Clinical guidelines play a central role in day-to-day practice. We assessed the degree of incorporation of cost analyses to guidelines and identified modifiable characteristics that could affect the level of incorporation.
We selected the 100 most cited guidelines listed on the National Guideline Clearinghouse (http://www.guideline.gov) and determined the number of guidelines that used cost analyses in their reasoning and the overall percentage of incorporation of relevant cost analyses available in PubMed. Differences between medical specialties were also studied. Then, we performed a case–control study using incorporated and not incorporated cost analyses after 1:1 matching by study subject and compared them by the Consolidated Health Economic Evaluation Reporting Standards (CHEERS) statement requirements and other criteria.
We found that 57% of guidelines do not use any cost justification. Guidelines incorporate a weighted average of 6.0% (95% confidence interval [CI] 4.3–7.9) among 3396 available cost analyses, with cardiology and infectious diseases guidelines incorporating 10.8% (95% CI 5.3–18.1) and 9.9% (95% CI 3.9– 18.2), respectively, and hematology/oncology and urology guidelines incorporating 4.5% (95% CI 1.6–8.6) and 1.6% (95% CI 0.4–3.5), respectively. Based on the CHEERS requirements, the mean number of items reported by the 148 incorporated cost analyses was 18.6 (SD = 3.7), a small but significant difference over controls (17.8 items; P = 0.02). Included analyses were also more likely to directly relate cost reductions to healthcare outcomes (92.6% vs 81.1%, P = 0.004) and declare the funding source (72.3% vs 53.4%, P < 0.001), while similar number of cases and controls reported a noncommercial funding source (71% vs 72.7%; P = 0.8).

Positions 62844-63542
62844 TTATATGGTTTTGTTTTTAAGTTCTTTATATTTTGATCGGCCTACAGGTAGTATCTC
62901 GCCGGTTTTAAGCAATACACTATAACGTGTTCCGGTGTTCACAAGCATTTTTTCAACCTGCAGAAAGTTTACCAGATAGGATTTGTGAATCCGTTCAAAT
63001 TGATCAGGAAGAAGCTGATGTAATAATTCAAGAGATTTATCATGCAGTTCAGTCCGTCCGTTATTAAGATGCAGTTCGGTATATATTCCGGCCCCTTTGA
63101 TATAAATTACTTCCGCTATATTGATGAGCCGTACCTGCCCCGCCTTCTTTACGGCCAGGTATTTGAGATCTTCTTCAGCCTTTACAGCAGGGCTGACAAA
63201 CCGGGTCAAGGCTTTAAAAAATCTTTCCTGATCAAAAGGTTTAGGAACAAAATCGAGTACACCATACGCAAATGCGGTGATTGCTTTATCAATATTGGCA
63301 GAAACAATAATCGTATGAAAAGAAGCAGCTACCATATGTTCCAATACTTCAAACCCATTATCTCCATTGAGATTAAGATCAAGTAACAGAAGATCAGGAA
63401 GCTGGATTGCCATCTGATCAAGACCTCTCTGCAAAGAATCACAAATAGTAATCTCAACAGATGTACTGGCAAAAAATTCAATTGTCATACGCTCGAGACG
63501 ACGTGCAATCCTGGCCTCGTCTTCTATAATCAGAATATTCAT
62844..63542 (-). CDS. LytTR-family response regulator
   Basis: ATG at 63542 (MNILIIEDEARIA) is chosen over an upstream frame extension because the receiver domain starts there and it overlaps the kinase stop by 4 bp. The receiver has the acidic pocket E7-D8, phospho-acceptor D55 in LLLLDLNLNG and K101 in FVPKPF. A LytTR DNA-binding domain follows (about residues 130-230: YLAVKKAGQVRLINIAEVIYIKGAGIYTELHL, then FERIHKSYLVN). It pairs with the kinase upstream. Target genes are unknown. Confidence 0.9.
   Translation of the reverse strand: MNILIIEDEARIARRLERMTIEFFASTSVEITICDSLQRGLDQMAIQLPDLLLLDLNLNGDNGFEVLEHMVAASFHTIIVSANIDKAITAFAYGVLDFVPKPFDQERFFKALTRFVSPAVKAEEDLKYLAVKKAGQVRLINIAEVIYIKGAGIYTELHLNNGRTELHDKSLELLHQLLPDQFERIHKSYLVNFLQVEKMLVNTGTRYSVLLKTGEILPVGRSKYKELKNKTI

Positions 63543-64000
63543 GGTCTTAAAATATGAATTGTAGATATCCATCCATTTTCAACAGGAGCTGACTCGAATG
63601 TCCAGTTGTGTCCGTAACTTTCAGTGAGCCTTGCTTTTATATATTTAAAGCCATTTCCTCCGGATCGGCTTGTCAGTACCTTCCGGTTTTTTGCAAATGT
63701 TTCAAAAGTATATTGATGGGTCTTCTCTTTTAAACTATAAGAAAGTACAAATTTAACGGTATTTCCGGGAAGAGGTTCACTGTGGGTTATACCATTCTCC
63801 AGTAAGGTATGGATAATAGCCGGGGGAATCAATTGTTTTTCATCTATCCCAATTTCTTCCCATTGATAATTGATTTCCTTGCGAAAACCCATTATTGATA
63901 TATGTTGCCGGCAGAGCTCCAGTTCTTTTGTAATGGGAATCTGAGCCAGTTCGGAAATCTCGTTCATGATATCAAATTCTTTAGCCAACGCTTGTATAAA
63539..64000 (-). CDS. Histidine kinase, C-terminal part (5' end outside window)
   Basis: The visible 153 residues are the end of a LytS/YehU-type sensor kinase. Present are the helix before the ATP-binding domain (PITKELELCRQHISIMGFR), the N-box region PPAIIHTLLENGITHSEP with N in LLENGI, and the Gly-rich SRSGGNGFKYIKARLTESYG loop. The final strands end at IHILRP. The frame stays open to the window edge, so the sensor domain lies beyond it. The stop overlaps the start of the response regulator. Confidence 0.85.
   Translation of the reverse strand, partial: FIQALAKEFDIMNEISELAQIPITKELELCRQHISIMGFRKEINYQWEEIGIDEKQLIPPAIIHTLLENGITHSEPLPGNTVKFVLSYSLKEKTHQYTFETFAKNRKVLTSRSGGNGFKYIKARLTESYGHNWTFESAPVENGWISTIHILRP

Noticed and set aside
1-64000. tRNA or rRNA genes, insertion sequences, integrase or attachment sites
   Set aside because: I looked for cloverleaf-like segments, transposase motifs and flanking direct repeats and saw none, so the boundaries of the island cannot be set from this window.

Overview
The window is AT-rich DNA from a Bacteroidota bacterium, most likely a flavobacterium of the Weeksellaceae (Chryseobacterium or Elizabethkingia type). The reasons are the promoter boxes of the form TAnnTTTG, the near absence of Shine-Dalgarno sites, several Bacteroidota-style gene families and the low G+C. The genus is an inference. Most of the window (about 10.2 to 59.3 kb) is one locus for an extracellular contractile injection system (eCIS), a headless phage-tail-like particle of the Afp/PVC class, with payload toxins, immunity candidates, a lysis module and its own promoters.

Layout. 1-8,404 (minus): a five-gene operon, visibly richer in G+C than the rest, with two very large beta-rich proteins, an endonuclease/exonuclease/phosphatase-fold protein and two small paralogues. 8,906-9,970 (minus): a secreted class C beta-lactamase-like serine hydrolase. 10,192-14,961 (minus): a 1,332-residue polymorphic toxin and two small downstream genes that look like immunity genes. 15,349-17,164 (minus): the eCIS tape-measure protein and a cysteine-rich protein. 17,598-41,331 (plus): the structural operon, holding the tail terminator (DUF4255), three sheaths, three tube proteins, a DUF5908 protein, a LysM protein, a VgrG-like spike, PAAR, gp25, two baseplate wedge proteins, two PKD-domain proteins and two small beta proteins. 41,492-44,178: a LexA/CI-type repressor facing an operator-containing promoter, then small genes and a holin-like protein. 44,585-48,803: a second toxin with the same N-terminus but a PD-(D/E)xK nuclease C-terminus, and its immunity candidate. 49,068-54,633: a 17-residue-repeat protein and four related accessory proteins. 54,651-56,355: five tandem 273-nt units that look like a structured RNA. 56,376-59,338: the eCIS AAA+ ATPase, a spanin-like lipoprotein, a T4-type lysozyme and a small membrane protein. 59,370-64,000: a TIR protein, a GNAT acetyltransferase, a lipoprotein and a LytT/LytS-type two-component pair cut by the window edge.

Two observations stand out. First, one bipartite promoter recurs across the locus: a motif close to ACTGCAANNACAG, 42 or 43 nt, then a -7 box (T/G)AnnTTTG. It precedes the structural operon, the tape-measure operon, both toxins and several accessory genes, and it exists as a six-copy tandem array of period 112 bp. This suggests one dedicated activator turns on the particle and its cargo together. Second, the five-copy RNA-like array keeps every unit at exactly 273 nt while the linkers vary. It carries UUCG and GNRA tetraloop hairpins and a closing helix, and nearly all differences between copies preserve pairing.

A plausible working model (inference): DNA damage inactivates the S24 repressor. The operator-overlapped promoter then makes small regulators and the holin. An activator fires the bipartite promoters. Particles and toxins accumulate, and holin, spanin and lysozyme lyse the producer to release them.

Guidelines remain an underused mechanism for the cost-effective allocation of available resources and a minority of practice guidelines incorporates cost analyses utilizing only 6% of the available cost analyses. Fulfilling the CHEERS requirements, directly relating costs with healthcare outcomes and transparently declaring the funding source seem to be valued by guideline-writing committees.